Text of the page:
Ideas with Impact
UNB Faculty of Management

Much depends on supply chains: two case studies involving the Internet-of-Things

Author: Ideas with Impact

Posted on Jan 4, 2017

Category: Faculty

People and organizations all over the world are connected through the Internet. Now, increasingly, our things are connected to other things all over the world. The Internet-of-Things (IoT) is a hot topic among information technology experts because of the unlimited ways it can have an impact on every aspect of our lives. Dr. Rebecca Angeles, a business professor with UNB’s Faculty of Business Administration, is researching companies that are using this kind of technology to improve their business practices and supply chain management and, in the end, to make their customers happier and healthier.


Forbes magazine defined the Internet-of-Things as, “the concept of basically connecting any device with an on and off switch to the Internet (and/or to each other).” It includes things like cellphones, thermostats, lights, ovens, surgical implants (like pacemakers). It also includes machine parts, “for example a jet engine of an airplane or the drill of an oil rig.” (May 13, 2014) Here in New Brunswick companies like Irving Oil and McCain Foods are using it. Things can be connected to the internet and to each other and then monitored and controlled remotely by embedding sensors, software and other technologies to create a whole new world of personal security and convenience and highly efficient business processes.

Here’s to just-in-time deliveries

One of the companies Angeles is investigating is SteadyServ Technologies based in Carmel, Indiana, which is using IoT-enabled technology to provide inventory and order management services for the beer industry. Up until recently there has been no precise instrumentation in place to monitor how much beer is available in a keg. Vendors have had to either wait till the keg was empty or guess at how much was left.

Traditionally it is difficult to monitor the amount of beer left in kegs and it’s only when the keg is empty that the inventory can be determined for sure, which, in the beer industry, is too late. Vendors have to place orders and then wait for new inventory to arrive. This doesn’t make for happy customers who come for their favourite brew only to learn it’s out of stock.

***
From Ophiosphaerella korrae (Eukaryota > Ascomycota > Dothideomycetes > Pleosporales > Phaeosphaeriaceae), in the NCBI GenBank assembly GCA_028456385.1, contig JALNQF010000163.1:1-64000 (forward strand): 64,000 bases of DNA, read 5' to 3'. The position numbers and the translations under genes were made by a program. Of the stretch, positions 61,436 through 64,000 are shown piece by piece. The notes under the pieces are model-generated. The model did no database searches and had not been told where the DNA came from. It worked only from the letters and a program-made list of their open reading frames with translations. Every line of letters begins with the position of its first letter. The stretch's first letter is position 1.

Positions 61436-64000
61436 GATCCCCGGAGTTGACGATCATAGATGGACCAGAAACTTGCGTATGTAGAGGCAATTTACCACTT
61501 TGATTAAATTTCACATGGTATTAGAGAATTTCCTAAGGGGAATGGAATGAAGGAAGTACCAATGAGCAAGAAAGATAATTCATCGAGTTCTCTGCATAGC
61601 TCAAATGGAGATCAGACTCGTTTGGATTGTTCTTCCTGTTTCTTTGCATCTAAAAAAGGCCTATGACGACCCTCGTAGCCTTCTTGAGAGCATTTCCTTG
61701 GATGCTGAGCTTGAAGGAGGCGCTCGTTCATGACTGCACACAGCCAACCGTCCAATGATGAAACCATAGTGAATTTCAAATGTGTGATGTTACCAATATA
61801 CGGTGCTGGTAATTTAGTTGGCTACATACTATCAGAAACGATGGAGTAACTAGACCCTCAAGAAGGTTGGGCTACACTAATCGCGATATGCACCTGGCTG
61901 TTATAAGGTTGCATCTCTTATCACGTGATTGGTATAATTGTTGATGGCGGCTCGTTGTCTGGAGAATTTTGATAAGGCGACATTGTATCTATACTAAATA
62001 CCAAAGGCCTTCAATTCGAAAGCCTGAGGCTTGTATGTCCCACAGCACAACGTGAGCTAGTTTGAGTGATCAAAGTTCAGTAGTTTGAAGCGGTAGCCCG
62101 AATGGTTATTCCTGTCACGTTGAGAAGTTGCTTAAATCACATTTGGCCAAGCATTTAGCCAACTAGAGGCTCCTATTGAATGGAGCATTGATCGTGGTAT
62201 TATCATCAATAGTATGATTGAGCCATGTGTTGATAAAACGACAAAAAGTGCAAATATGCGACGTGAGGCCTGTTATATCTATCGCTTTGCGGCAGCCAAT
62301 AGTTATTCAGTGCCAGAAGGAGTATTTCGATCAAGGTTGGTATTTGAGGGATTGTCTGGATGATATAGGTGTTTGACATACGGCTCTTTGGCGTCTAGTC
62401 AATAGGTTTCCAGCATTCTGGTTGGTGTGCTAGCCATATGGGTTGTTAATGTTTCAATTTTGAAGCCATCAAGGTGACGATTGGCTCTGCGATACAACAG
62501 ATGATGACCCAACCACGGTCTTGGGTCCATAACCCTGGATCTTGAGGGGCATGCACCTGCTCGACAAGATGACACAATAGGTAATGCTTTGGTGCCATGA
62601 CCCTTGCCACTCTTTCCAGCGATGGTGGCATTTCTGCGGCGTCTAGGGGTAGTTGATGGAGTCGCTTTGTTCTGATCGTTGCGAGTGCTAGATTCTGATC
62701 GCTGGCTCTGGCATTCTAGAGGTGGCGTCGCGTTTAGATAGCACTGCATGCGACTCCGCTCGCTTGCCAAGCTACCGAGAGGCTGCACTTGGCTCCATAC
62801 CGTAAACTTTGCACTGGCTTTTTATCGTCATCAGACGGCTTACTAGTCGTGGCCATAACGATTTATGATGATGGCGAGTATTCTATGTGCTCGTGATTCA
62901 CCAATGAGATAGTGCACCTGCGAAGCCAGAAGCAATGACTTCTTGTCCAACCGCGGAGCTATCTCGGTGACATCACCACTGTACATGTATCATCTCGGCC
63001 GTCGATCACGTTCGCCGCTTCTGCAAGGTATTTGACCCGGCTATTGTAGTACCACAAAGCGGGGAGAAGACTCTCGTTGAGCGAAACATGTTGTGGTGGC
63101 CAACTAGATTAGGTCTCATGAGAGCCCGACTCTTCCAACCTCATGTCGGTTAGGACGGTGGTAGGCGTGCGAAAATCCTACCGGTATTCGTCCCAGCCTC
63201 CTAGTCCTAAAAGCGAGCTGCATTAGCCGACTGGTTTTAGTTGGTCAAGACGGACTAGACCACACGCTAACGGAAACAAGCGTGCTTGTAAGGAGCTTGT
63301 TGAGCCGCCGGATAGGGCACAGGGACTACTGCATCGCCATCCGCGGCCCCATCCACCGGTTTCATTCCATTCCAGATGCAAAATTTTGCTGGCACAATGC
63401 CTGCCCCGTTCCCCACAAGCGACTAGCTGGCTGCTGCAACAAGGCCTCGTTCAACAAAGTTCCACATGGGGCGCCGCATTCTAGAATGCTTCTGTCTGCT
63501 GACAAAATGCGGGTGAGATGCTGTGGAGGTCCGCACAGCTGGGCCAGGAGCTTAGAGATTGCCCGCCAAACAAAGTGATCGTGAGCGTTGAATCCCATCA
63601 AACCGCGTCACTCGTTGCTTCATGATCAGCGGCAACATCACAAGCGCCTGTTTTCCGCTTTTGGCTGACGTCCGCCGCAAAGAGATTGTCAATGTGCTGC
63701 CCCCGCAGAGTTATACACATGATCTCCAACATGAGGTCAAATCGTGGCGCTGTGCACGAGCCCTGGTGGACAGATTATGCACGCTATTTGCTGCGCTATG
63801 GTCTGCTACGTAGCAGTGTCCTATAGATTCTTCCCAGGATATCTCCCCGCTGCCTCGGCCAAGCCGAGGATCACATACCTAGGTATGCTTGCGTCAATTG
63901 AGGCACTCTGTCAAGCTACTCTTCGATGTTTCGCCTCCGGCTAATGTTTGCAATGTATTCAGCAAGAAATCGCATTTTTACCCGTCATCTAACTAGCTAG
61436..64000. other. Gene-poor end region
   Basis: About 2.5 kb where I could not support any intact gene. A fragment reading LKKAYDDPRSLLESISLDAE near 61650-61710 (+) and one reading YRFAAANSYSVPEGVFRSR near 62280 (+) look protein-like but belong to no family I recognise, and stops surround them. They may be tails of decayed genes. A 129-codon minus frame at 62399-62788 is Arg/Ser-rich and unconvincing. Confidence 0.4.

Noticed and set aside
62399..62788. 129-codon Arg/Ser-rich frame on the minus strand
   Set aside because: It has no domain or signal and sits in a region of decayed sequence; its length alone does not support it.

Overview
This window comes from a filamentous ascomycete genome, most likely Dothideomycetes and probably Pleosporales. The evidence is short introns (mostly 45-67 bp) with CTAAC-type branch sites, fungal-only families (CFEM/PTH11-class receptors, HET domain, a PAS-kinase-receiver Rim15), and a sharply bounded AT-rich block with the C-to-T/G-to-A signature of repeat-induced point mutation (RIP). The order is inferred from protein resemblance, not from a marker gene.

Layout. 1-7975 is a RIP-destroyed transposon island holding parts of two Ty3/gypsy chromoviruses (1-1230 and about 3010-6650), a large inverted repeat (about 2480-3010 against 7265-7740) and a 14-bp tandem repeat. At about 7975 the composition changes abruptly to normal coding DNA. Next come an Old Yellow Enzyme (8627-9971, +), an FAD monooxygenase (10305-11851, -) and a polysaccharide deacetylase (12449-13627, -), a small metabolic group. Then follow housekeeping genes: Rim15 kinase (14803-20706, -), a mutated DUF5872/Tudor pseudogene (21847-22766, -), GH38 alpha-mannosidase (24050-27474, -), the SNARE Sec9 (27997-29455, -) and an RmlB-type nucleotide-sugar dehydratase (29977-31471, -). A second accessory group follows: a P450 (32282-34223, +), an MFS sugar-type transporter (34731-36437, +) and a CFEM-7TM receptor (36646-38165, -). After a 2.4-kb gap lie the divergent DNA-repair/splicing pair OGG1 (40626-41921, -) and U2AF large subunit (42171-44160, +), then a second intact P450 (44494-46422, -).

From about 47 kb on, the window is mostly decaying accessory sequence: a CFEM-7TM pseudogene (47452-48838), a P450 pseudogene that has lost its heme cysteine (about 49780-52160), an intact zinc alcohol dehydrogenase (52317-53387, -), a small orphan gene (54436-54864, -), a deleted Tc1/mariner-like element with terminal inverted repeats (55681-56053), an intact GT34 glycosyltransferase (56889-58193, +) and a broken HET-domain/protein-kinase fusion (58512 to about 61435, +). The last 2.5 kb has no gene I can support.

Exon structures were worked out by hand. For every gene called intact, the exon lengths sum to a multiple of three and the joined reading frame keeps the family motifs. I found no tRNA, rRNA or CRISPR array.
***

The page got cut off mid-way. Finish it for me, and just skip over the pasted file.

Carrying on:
By attaching sensors that are digitally connected to the inventory monitoring systems to the bottom of the kegs, SteadyServ is able to determine the amount of beer remaining by the weight of the keg. With real time updates about inventory at their fingertips, they’re able to advise vendors when they can expect to run out so that they can order new inventory at the right time. This means vendors don’t have to worry about running out of their popular brews; instead they are able to keep the taps flowing and make their customers happy.

The challenges of pharmaceutical supply chains

Another IoT success story Angeles is writing about is how global shipping companies like Kuehe & Nagel (Switzerland) are able to serve the pharmaceutical industry in ways that were not possible only a few years ago. Managing the supply chain of pharmaceuticals is wrought with challenges. Typical pharmaceutical shipments can be worth up to $5.0 million. Changes in temperatures during shipment can compromise many types of drugs, which means they have to be destroyed. Not only do insurance costs increase, leading to increased pricing of the end product, but lives can be lost and patients may have to wait to get the medication they need to get well.

Radio frequency identification (RFID) and IoT-enabled technology are now being used by shipping companies to track the exact location of pharmaceutical shipments, monitor the environment, and adjust temperatures and other critical storage ambient conditions, if necessary. The result is a more efficient supply chain, and ultimately happier and healthier customers and patients.

“The goal of supply chains is to transport products from the manufacturers to the consumer at the right time, right place, and in the right conditions,” said Angeles. “The success of supply chain depends on and is measured by its ability to deliver products that can serve their ultimate purpose with the end user. In pharmaceutical supply chains, this means a product must arrive unadulterated and with its efficacy fully intact.”

Dr. Angeles teaches courses in management of information systems and supply chain management. Her research on radio frequency identification (RFID), green supply chains, collaborative commerce, e-logistics and green supply chains has been published in such journals as Information & Management, Decision Support Systems, Information Resources Management Journal and International Journal of Physical Distribution & Logistics Management. She is interested in writing case studies on companies like SteadyServe and Kuehe & Nagel to increase appreciation around the world for how technology can be used to improve business processes and to help society. She has three conference papers on the topic of IoT which will be published in their respective proceedings for 2016. She shared her insights on IoT-enabled technologies at the Annual Decision Sciences Institute Conference 2016, Austin, Texas, in November 2016.

For more information, contact Liz Lemon-Mitchell.

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